New Trump Immigration Memo Revives Call for Obama to Pardon All Undocumented Immigrants, Extend DACA

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A newly revealed memo from President-elect Donald Trump’s transition team sheds light on his plans to reverse immigration policies put in place by the Obama administration, and asks for data on recipients of the Deferred Action for Childhood Arrivals. This comes as more than 100 members of Congress sent a letter to Obama in December asking him to take action to protect their names and private information. “We all asked these young people to come forward, willingly and voluntarily, and guaranteed them that the information about themselves, and, more importantly, their parents and relatives in this country that might or might not be undocumented, would be protected,” says our guest Rep. Raúl Grijalva, Democrat of Arizona and co-chair of the Congressional Progressive Caucus. We also speak with César Zamudio, a freshman at Columbia University who is an undocumented immigrant and a recipient of DACA.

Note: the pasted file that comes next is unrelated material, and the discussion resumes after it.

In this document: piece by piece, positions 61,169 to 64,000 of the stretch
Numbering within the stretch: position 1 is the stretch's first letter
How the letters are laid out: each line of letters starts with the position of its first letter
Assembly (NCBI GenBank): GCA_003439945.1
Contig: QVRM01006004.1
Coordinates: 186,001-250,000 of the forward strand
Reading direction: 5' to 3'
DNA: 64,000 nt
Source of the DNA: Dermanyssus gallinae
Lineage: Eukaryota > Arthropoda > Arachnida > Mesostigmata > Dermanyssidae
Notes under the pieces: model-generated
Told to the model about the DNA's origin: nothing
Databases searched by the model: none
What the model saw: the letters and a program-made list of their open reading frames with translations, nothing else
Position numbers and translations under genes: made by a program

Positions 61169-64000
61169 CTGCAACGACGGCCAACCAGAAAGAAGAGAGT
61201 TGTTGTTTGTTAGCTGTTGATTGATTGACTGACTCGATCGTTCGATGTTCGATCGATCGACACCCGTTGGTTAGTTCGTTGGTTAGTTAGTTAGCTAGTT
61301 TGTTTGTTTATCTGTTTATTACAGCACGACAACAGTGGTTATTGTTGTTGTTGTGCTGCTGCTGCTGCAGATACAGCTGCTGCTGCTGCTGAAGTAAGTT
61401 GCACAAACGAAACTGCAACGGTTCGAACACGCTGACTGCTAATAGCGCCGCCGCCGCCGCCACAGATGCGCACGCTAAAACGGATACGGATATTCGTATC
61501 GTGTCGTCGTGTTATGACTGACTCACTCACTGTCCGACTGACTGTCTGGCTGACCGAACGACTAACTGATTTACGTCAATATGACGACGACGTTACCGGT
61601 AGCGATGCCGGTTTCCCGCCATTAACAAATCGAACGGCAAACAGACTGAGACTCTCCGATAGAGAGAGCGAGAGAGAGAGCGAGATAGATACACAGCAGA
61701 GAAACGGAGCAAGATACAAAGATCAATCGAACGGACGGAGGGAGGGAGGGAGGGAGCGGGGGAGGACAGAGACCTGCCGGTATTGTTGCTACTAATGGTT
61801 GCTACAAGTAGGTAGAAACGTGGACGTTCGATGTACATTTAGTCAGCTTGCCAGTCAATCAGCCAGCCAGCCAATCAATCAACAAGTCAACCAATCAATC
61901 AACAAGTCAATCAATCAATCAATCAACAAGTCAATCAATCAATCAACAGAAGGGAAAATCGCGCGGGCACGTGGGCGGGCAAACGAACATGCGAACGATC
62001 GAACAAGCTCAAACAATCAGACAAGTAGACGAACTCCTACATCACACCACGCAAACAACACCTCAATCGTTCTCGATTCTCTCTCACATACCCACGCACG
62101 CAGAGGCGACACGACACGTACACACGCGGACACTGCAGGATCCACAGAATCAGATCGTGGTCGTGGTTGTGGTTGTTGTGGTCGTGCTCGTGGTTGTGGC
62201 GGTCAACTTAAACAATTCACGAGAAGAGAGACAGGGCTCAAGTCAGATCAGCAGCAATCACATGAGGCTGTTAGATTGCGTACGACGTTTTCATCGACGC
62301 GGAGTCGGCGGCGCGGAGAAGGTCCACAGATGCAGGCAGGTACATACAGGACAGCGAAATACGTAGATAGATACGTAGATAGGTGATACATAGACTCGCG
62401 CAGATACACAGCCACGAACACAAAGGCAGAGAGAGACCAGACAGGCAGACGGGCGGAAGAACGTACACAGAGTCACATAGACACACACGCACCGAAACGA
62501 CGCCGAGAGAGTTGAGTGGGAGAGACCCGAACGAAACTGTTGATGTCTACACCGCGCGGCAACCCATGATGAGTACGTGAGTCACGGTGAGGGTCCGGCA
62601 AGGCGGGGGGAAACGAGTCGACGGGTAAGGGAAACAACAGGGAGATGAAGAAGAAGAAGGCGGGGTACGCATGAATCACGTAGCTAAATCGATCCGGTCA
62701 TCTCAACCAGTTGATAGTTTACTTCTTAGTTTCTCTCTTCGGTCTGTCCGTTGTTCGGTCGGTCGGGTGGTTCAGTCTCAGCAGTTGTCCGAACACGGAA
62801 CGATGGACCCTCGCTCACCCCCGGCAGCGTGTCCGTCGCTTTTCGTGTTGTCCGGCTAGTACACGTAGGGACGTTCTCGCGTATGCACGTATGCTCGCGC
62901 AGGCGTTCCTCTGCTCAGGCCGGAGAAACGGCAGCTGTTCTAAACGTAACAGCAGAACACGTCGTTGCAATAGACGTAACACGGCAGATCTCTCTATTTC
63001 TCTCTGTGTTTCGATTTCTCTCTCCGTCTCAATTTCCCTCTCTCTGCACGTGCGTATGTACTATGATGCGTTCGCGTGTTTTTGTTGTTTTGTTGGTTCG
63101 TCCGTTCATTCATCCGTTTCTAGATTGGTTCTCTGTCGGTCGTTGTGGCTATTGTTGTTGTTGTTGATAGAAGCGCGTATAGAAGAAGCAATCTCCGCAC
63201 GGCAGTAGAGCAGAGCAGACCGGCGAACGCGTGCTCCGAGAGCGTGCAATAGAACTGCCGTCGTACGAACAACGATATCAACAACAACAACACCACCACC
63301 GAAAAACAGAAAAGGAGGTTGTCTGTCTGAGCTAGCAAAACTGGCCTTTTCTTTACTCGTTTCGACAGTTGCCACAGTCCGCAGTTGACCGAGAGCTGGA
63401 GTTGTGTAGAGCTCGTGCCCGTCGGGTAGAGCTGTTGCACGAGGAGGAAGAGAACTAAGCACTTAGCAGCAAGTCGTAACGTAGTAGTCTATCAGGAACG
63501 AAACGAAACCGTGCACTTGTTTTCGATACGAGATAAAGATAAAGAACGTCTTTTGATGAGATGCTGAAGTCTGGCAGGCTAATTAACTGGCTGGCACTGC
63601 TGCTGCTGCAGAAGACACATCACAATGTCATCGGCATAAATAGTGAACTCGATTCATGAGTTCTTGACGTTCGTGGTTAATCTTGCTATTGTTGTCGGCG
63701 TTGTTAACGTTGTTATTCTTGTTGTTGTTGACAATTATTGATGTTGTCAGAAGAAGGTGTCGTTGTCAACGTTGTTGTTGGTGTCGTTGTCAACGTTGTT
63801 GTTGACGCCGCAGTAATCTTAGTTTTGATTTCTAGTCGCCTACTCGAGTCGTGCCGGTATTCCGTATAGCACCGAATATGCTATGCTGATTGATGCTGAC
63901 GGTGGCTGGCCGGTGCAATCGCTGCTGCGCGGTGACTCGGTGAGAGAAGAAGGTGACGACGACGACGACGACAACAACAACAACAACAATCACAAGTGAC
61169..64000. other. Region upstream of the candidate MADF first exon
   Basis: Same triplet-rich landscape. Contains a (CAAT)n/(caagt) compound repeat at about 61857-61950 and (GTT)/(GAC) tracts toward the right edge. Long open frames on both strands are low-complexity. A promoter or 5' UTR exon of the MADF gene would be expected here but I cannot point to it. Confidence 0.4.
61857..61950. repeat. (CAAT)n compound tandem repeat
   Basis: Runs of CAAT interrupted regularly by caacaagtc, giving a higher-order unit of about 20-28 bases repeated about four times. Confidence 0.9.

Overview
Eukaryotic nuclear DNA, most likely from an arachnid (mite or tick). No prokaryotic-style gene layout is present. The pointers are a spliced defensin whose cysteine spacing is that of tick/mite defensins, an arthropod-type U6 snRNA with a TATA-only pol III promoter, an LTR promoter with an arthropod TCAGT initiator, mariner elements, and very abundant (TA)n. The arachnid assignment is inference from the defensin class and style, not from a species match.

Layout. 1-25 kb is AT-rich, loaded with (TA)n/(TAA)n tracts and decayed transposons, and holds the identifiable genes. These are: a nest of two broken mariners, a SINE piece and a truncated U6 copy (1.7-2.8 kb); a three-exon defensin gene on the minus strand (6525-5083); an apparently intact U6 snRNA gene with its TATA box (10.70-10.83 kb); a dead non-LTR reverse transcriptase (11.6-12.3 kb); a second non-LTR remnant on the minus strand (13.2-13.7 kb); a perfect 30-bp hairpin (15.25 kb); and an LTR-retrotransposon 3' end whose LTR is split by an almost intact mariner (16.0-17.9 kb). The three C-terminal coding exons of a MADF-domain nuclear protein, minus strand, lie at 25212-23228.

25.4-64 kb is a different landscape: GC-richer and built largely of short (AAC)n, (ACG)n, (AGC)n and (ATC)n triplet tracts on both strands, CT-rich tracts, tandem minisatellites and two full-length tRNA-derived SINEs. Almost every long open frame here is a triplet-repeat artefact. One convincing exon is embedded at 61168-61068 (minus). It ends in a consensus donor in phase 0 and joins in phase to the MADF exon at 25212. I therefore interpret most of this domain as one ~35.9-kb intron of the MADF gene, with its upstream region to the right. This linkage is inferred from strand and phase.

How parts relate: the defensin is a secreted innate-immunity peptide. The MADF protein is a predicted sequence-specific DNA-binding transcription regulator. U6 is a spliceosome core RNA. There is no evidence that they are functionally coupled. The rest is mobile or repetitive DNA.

TRANSCRIPT

JUAN GONZÁLEZ: A newly revealed memo from President-elect Donald Trump’s transition team sheds light on his plans to reverse immigration policies put in place by the Obama administration and to expand the border wall. It reportedly asked the Department of Homeland Security about its ability to expand the use of immigrant detention centers and an aerial surveillance system, and whether federal workers altered biographic information kept about immigrants. An agency official told Reuters it interpreted the request to mean the transition team wanted to ensure workers were not altering the data in order to protect recipients of President Obama’s executive order known as Deferred Action for Childhood Arrivals, or DACA, which has so far shielded 750,000 young people from deportation.

AMY GOODMAN: More than 100 members of Congress sent a letter to President Obama in December asking him to take action to protect the names and private information of those enrolled in DACA. In a minute, we’ll be joined by one of its lead signatories. Human rights advocates have also called…

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